If you’re showing too many styles and mediums, chances are your portfolio won’t look polished, professional, and cohesive. 

Most of us have one style that we lean into and that’s the style you should be showing, the style that you want to work in.  Just because you’re good in several styles or several mediums doesn’t mean that they are appropriate for your children’s book portfolio. 

If you truly believe you have 12-16 pieces of pro-level work in my than one style, I recommend organizing your portfolio site, so you have one portfolio page for each style gallery.  Keep it organized and easy to navigate. 

Do Show a Variety of Illustration Types

Your portfolio should include full spread illustrations, vignettes, and spot illustrations to showcase your ability to tell visual stories in all three formats you’ll use when illustrating children’s books. 

Do Show a Variety of Expressions

You’ll need to show that you can illustrate one character consistently in a variety of poses and expressions. 

You can do this by illustrating 2 or 3 scenes featuring the same character or by illustrating a sheet of one character in various poses and with various facial expressions. 

Do Include Varied Subject Matter

It’s helpful to include illustrations of animals as well as people and to showcase a variety of age and diversity as well.

Don’t forget to include beautiful environments and detailed settings too!

Do Include Action and Narrative Detail

Heck yes, it is so much easier to just draw a cute character standing around being cute, but art directors are looking for illustrators who can tell a story with their art.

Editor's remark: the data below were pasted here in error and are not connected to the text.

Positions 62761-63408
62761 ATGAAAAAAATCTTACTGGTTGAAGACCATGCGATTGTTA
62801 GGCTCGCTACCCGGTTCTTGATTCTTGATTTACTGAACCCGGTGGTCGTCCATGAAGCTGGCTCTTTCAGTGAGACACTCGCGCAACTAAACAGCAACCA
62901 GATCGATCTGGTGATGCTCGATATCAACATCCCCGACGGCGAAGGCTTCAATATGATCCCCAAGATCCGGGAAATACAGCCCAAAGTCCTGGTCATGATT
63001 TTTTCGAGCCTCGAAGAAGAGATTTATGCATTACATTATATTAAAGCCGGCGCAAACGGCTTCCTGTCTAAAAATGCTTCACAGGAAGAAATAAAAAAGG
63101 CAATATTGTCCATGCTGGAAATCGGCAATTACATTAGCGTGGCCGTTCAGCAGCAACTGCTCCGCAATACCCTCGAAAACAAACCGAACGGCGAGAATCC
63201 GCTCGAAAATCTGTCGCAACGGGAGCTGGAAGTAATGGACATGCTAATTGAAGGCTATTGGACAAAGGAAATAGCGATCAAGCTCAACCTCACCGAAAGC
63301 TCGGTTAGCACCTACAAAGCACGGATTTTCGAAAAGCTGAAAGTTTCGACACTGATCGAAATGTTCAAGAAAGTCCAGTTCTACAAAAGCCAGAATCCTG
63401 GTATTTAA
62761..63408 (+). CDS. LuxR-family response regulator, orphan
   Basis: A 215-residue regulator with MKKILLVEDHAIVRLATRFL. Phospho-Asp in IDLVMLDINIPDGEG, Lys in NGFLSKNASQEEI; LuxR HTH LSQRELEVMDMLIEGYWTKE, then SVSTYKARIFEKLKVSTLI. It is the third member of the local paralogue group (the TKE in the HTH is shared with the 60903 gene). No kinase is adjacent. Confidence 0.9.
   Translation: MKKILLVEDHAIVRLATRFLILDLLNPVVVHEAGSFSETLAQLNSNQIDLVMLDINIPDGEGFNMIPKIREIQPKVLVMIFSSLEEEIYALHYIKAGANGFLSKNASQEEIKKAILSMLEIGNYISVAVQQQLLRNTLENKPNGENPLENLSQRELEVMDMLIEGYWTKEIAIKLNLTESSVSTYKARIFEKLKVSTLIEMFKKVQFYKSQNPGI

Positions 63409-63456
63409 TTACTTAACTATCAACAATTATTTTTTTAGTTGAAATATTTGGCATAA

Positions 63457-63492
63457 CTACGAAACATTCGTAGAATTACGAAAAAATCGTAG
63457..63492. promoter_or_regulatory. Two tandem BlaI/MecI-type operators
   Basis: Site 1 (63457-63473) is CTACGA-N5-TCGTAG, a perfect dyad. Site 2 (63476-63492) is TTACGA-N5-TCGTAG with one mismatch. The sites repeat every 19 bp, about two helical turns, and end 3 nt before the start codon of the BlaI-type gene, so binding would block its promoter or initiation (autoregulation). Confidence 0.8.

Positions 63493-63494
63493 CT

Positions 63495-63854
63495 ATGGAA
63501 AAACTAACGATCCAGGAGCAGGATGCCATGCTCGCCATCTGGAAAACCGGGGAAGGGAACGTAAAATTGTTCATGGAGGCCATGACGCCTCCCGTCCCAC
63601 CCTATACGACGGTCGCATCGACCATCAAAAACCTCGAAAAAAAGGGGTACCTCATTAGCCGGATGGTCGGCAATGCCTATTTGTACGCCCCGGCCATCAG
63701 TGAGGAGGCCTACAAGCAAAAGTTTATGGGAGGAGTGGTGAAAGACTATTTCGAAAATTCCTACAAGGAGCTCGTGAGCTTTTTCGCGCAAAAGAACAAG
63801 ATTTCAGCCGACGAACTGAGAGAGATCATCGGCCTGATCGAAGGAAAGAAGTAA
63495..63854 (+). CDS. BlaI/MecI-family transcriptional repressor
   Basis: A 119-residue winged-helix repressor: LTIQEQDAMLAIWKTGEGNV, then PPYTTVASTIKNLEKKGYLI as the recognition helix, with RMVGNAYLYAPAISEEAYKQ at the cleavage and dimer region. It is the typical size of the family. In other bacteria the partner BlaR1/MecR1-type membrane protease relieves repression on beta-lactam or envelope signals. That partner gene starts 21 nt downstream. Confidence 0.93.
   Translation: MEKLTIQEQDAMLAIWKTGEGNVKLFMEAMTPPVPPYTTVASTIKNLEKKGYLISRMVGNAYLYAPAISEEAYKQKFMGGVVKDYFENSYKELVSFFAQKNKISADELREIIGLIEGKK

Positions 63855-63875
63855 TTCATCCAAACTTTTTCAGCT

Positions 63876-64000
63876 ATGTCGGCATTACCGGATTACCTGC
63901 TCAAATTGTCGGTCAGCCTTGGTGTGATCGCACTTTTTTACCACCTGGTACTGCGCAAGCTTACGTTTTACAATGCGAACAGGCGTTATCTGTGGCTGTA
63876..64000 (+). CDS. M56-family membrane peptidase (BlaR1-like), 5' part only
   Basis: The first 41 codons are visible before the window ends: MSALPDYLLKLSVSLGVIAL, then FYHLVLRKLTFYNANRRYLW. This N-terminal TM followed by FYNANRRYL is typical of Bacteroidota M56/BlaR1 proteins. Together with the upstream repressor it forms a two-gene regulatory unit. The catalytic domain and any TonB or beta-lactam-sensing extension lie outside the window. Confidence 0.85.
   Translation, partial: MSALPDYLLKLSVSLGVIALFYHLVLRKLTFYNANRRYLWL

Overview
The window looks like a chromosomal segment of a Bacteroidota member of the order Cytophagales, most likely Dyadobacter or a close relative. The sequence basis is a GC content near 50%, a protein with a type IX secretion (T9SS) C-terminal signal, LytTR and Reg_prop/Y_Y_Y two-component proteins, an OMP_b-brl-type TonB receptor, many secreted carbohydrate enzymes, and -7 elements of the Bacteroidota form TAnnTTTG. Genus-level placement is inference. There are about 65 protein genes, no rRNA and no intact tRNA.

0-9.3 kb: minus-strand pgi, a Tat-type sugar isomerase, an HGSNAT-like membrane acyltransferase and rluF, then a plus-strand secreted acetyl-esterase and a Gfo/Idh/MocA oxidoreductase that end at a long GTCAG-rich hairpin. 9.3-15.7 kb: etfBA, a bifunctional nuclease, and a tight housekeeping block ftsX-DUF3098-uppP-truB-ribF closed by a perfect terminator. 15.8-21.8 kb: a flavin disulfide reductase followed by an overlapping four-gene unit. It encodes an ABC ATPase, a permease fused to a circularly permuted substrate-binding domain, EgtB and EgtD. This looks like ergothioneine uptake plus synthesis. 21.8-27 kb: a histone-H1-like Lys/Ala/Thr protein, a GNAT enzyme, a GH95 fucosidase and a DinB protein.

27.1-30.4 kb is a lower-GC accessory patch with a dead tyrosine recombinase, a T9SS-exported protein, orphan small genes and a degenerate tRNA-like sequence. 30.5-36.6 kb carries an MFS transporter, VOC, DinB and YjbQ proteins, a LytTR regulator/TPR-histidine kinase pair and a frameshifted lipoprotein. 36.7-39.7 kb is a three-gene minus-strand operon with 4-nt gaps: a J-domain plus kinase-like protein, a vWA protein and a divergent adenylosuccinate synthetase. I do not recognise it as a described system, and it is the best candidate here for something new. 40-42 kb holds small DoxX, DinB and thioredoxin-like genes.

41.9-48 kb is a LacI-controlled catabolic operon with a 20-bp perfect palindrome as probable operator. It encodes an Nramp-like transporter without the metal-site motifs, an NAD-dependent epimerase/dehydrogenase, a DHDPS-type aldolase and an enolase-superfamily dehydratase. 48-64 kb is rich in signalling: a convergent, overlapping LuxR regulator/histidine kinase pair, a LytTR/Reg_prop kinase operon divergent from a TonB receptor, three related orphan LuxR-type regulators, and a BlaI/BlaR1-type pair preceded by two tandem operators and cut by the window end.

Take the time to focus on narrative details, interactions between characters, interactions between characters and their environments, and conveying a sense of emotion. 

Do Build a Portfolio Around the Types of Books You Want to Draw

If you want to illustrate board books, that’s the kind of work you need to show.  Want to draw middle grade chapter books? Cool, then your portfolio needs to have age appropriate characters illustrated in black and white as well as color. 

Not sure yet what type of books you want to illustrate? Head to the library or bookstore to browse the children’s section and get a sense of where your work will fit best. 

Do Include Bonus Skills

If you’re good at drawing maps or doing hand lettering or anything else that can be used in illustrating children’s books, include that in your portfolio as well.  Those bonus skills can make your work even more appealing to art directors. 

Do Revise Your Portfolio Often

Check your portfolio at least every other month to see if anything needs to be removed or updated.  Maybe you’ve created new pieces that you prefer, and you need to do a little portfolio shuffle, removing old pieces to make way for new. 

Your portfolio isn’t static and will be constantly evolving as your work evolves. 

Got questions about building a portfolio for children’s book illustration? Leave them in the comments below!